Church Pew Slay
The Couch Church.
The good and bad of worshiping at home during a pandemic.
Written by Kasey May
I was born and raised in the church and I've been a regular church-goer my whole life. I was even one of those rare young adults who didn’t stray from church attendance as a college student (It helped that I attended Christian colleges, but still). I’m in no way trying to paint myself as the perfect Christian, I’m just trying to make the point that I was an extremely regular church-goer. So, in the wake of a pandemic and an unprecedented shelter-in-place order, this church-goer was encouraged to not go to church. Everything I’ve said so far might indicate that I’d take issue with this order; that maybe I’d be one of those Christians who thought the recommendation to stay at home was a violation of my right to corporate worship.
But no, that’s not where I’m headed with this.
It only took me a moment or two to realize the gravity of the threat of the virus and the subsequent wisdom in minimizing my exposure to it. So, with very little discussion, my husband and I decided––alongside many other Christians––that we’d simply worship at home. Social distancing and good hygiene may be our best defense against this strange disease, so we decided this would be a small way to make a big difference. Even though I’ve participated in corporate worship for most of my life, I took the news of worshiping at home––indefinitely––well. Quite well. In addition to being a lover of Christ, I’m also an introvert. That surprises some people who know me, but it’s true. I can be animated and outgoing and perhaps a wee loud occasionally, but I relish in being with myself; and I need that time to recharge, which is the true hallmark of introversion.
More importantly, as a believer I know that “church” isn’t something I merely attend, it’s something I am. As a member of the church, I don’t have to fixate on where I worship, the point is the worship itself. And worship––for that matter––is not something that should only be done on Sunday mornings in a church building. Worship can occur at any time, anywhere. The stay-at-home order didn’t pose a problem for me at all. In fact, my main concern was that it may have been too much of a good thing.
The first time me and my husband attended what I’ve lovingly coined “The Couch Church”, it was pretty amazing. About a year ago, my husband and I moved to an area that’s much more remote than the metropolis where we were born and raised (that “H”, Texas aka, Houston) and our options for a new church home were… let’s just say… minimized. But now, with the order to stay home, the world has opened-up to us! Even for corporate worship, we are no longer bound by proximity.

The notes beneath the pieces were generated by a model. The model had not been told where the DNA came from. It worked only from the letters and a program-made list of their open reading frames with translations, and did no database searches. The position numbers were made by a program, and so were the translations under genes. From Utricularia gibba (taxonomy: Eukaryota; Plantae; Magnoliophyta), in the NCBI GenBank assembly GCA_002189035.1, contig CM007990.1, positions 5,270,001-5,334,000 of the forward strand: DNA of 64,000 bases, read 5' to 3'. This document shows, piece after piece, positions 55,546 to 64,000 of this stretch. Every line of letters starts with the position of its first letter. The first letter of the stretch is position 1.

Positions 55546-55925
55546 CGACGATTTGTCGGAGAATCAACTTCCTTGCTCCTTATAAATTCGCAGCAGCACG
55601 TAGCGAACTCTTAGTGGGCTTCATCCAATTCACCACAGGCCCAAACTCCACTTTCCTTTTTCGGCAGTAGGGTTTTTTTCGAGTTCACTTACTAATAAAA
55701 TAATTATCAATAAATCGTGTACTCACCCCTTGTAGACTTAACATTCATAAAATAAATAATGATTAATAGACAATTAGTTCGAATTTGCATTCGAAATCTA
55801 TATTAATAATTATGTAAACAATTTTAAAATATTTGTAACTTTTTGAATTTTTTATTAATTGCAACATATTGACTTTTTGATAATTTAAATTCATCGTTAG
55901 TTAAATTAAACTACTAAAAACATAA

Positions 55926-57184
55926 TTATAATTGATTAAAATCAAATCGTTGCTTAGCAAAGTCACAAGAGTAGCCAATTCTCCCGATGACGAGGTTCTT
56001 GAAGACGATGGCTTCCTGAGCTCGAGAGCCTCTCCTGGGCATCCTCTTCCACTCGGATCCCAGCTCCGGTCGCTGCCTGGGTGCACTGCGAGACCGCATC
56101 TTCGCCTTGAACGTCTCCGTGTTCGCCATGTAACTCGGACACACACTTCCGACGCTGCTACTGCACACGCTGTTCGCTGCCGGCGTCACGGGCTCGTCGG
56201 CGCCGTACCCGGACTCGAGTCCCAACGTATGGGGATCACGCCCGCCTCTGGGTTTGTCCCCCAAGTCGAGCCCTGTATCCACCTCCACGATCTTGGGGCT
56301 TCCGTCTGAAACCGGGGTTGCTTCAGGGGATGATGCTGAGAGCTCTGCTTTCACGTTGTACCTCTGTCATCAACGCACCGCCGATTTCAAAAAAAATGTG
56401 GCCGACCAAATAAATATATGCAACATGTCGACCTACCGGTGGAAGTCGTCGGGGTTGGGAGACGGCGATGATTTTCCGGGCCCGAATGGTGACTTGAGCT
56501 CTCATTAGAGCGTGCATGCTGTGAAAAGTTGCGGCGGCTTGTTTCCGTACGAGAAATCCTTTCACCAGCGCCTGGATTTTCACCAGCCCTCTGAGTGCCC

We can worship a n y w h e r e, provided they broadcast their services, of course.
This has been a game-changer and I’m almost embarrassed by how much delight it’s brought me. As an introvert who loves the Lord, this unprecedented crisis has uncovered the sweetest little silver lining: the most comfortable worship conditions known to mankind!
I’ve been uplifted by sermons from my favorite ministers in the world (not just in my area)
I attend service in cozy, stretchy clothes from my plush couch
There’s no commute
I am ALWAYS on time because service doesn’t start until I click on that little play icon
I no longer have to endure force-fed greet-your-neighbor sessions
I don’t have to stomach sheepish turn-to-your-neighbor directives
Worshiping from home inherently preserved everything I selfishly enjoyed about worship and briefly discarded all the less introvert-friendly elements! It’s kind of perfect.
Believe me, I understand the problematic nature of what I’m saying. I realize how unequivocally linked Christianity is to people. I know. But this pandemic has offered a bit of a respite from some of the social demands that often plague introverts in churches (and many other social settings for that matter) and all I’m saying is––in the spirit of total transparency––I’m enjoying this. And that’s not so bad, is it? God made introverts, extroverts, and ambiverts alike and neither temperament is inherently good or bad. The introverts, however, are having a bit of a “moment” right now. We don’t get many of them, so it would behoove us to acknowledge and appreciate this rarity. On behalf of introverts worldwide, I’d just like to say once again––We’re enjoying this.
This pause from our physical togetherness doesn’t have to stop our closeness entirely. This just means we should be working harder to stay connected by other means, and there are a billion ways to keep in touch these days. It was easy to check-up on “Sis. So-and-so” when I saw her every week. It takes much more effort to see how she’s doing when we aren’t under the same roof. To be perfectly honest, I could probably be doing more in that regard; and I will.
I realize The Couch Church is a temporary arrangement, but this new little congregation of two is proof of how unremarkable the church building is. Of course, it’s good to have a public place that’s dedicated for mass worship, but it’s arguably more powerful to transform any place into a place of worship.
As shelter-in-place orders relax and congregations make the decision to safely meet together again, I’ll be there... eventually. Between you and me, it might take me a couple weeks to untether myself from the comforting grasp of The Couch Church, but I’ll peel myself free at last. Please keep me in your prayers. I know it won’t last forever, but I’m thoroughly looking forward to another beautiful Sunday at The Couch Church where the pews are cushiony soft, the dress code is nonexistent, and no one is ever in my seat. Amen?!
Check out more of Kasey May's writings here: https://medium.com/@kaseymay